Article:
It’s like that classic satire comic strip where some politicians are standing on a plank over a canyon giving a speech, the plank is held in place by a bunch of commoners, they’re protesting and shit. That’s exactly how it works in reality, step off the damn plank and the fat cats fall into the canyon. Stay on the plank, and they stay. Push them off the plank, and somebody else takes their place.
The “bad guys” aren’t the problem, the masses are. “Fuck the system,” ” fuck society”… it should be “fuck the masses.” Oh and if you stay in that groupthink, dependent, system validating mindframe, standing on the plank so to speak, you ARE part of the blind masses no matter how much you deny it.
The “commoners” are the only reason the “elite” exist. The “bad guys” are nothing but a symptom of the retarded way people try to live.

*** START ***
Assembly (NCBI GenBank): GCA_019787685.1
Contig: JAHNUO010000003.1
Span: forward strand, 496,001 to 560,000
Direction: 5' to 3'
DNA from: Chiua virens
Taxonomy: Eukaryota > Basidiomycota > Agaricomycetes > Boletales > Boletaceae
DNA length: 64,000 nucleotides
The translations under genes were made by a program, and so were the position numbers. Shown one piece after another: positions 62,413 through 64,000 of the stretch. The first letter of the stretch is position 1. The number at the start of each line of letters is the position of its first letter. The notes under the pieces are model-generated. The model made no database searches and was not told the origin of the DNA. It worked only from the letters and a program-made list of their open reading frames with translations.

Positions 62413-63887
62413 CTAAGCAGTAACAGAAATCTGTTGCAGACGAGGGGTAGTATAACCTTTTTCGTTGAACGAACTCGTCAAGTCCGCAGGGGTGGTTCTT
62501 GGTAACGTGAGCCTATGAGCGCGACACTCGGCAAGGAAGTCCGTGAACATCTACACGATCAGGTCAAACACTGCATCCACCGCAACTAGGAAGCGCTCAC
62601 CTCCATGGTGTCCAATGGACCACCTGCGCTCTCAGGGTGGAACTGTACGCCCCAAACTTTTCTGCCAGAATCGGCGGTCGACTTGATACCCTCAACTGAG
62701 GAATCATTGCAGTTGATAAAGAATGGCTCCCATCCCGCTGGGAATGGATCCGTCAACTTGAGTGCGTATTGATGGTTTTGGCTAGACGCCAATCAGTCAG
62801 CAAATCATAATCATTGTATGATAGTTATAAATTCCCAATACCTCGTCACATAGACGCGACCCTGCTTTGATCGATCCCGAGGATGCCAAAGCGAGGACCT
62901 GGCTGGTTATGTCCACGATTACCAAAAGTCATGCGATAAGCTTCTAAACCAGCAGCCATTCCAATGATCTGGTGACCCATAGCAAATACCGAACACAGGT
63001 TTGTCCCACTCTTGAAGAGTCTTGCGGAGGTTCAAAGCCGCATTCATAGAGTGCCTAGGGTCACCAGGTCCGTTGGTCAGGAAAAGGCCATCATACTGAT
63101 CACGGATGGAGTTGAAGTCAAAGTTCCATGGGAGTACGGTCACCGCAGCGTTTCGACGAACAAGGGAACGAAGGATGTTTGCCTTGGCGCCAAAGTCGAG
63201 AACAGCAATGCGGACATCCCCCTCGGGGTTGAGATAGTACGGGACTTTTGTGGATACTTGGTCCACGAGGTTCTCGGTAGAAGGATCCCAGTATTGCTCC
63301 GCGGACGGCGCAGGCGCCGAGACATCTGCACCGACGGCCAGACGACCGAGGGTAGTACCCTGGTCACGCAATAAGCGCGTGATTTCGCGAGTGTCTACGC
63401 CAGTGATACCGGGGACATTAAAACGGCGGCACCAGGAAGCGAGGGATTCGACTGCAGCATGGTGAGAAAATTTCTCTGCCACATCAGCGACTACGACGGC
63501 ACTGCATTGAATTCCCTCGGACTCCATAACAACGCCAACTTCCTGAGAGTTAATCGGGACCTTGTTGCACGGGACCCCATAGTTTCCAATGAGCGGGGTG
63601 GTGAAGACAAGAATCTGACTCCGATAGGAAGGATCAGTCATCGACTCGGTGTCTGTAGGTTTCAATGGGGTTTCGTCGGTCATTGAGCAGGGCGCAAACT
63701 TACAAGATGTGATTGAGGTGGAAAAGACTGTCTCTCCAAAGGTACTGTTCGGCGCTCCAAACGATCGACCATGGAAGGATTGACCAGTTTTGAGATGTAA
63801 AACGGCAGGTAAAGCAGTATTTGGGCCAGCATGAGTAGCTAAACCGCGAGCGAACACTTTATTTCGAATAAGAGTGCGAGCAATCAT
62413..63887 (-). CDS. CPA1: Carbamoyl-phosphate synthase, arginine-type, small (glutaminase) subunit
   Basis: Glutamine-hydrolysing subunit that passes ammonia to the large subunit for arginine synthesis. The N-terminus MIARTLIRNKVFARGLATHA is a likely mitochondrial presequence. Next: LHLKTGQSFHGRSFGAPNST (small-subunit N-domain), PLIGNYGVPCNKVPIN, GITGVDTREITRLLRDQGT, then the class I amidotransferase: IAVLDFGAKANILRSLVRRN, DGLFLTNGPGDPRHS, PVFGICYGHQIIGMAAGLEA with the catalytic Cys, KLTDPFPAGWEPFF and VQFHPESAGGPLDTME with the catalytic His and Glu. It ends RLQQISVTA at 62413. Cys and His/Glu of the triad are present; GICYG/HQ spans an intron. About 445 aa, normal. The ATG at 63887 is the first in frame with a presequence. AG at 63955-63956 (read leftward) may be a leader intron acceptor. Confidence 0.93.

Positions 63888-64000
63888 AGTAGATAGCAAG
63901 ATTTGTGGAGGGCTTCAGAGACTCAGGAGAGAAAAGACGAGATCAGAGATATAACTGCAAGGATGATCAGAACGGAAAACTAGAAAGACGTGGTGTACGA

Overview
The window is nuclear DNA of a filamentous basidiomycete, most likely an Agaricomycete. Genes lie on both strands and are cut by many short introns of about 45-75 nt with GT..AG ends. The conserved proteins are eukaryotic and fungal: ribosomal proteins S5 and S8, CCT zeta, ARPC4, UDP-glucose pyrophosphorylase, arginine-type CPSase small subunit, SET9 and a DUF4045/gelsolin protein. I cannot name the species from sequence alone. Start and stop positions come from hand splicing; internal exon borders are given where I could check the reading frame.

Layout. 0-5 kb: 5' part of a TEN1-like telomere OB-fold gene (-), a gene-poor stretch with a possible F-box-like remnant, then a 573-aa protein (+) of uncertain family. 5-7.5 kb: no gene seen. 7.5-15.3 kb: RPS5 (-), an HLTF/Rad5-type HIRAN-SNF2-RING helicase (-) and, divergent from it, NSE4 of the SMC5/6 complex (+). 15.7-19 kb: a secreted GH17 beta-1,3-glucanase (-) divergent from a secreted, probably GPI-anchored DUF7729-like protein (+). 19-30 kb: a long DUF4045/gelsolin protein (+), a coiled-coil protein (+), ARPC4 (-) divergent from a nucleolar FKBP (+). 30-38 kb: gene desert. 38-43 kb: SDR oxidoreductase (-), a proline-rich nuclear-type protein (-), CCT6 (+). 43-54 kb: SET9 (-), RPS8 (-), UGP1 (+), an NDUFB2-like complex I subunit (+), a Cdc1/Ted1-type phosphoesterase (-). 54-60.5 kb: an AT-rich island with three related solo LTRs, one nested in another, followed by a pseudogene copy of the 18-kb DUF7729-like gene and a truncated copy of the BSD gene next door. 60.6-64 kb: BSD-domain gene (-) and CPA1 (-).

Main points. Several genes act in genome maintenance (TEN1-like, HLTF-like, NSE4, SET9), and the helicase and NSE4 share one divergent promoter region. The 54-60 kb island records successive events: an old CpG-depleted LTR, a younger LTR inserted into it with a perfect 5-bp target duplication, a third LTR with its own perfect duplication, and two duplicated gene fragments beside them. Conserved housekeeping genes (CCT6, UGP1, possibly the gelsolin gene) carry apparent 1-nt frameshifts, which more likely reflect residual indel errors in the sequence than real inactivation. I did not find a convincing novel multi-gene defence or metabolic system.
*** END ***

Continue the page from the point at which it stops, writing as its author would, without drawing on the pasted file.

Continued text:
I am guilty of letting emotion get the better of me, you do list good reasons why the U.S. fired upon the reporters. But I do believe Manning did the right thing by getting hold of the video and sending it out. It is still a crime to fire upon those reporters, as I believe the U.S. military has strict rules regarding engagement in conflict which they duly broke. I believe it is completely wrong to try and brush these ‘accidents’ under the carpet and prevent them from getting out to the world which is why I believe Bradley Manning is a hero for getting this information out.
When the information leaked turns from war crimes to personnel information or whatever (tactics, troop movements, details regarding insurgents like you mentioned, etc…) thats when I believe it is wrong, as this is no longer exposing one sides war crimes but instead it simply becomes about aiding the opponent, or in other words treason.
@jackflash, Manning was pissed off at the people he worked with and the military because he was treated as an outcast. Releasing those videos does show what’s really happening, but it also breaks the support back home. Things like that are the reasons that troops get spit on when they return home. The ROE varies depending on where you are and when it is, and even specific missions. I dont know what rules that mission was flown under, so I cant begin to speculate.